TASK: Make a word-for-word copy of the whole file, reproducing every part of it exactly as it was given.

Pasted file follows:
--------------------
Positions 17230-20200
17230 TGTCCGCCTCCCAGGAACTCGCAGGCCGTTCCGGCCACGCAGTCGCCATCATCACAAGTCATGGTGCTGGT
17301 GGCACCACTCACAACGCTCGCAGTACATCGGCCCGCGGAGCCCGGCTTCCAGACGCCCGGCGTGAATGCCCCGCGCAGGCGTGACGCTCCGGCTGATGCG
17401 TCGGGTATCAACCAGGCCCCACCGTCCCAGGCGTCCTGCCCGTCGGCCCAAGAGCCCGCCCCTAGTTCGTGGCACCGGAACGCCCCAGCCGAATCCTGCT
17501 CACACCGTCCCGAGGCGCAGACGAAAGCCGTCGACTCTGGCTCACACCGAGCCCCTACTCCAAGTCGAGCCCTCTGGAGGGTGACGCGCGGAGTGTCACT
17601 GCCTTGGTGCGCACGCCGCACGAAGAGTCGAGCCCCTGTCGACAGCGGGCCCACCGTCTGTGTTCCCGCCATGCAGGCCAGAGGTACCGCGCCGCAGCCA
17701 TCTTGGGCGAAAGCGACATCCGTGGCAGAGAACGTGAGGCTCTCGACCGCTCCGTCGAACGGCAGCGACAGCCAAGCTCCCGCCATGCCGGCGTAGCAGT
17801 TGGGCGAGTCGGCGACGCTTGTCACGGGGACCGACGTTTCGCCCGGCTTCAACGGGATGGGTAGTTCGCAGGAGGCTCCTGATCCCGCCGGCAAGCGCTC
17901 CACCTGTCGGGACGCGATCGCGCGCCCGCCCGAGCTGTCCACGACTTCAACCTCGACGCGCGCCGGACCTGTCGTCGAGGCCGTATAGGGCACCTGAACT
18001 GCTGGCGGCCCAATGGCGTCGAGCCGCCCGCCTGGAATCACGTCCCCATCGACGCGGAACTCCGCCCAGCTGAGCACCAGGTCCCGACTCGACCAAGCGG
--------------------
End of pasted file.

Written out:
Positions 17230-20200
17230 TGTCCGCCTCCCAGGAACTCGCAGGCCGTTCCGGCCACGCAGTCGCCATCATCACAAGTCATGGTGCTGGT
17301 GGCACCACTCACAACGCTCGCAGTACATCGGCCCGCGGAGCCCGGCTTCCAGACGCCCGGCGTGAATGCCCCGCGCAGGCGTGACGCTCCGGCTGATGCG
17401 TCGGGTATCAACCAGGCCCCACCGTCCCAGGCGTCCTGCCCGTCGGCCCAAGAGCCCGCCCCTAGTTCGTGGCACCGGAACGCCCCAGCCGAATCCTGCT
17501 CACACCGTCCCGAGGCGCAGACGAAAGCCGTCGACTCTGGCTCACACCGAGCCCCTACTCCAAGTCGAGCCCTCTGGAGGGTGACGCGCGGAGTGTCACT
17601 GCCTTGGTGCGCACGCCGCACGAAGAGTCGAGCCCCTGTCGACAGCGGGCCCACCGTCTGTGTTCCCGCCATGCAGGCCAGAGGTACCGCGCCGCAGCCA
17701 TCTTGGGCGAAAGCGACATCCGTGGCAGAGAACGTGAGGCTCTCGACCGCTCCGTCGAACGGCAGCGACAGCCAAGCTCCCGCCATGCCGGCGTAGCAGT
17801 TGGGCGAGTCGGCGACGCTTGTCACGGGGACCGACGTTTCGCCCGGCTTCAACGGGATGGGTAGTTCGCAGGAGGCTCCTGATCCCGCCGGCAAGCGCTC
17901 CACCTGTCGGGACGCGATCGCGCGCCCGCCCGAGCTGTCCACGACTTCAACCTCGACGCGCGCCGGACCTGTCGTCGAGGCCGTATAGGGCACCTGAACT
18001 GCTGGCGGCCCAATGGCGTCGAGCCGCCCGCCTGGAATCACGTCCCCATCGACGCGGAACTCCGCCCAGCTGAGCACCAGGTCCCGACTCGACCAAGCGG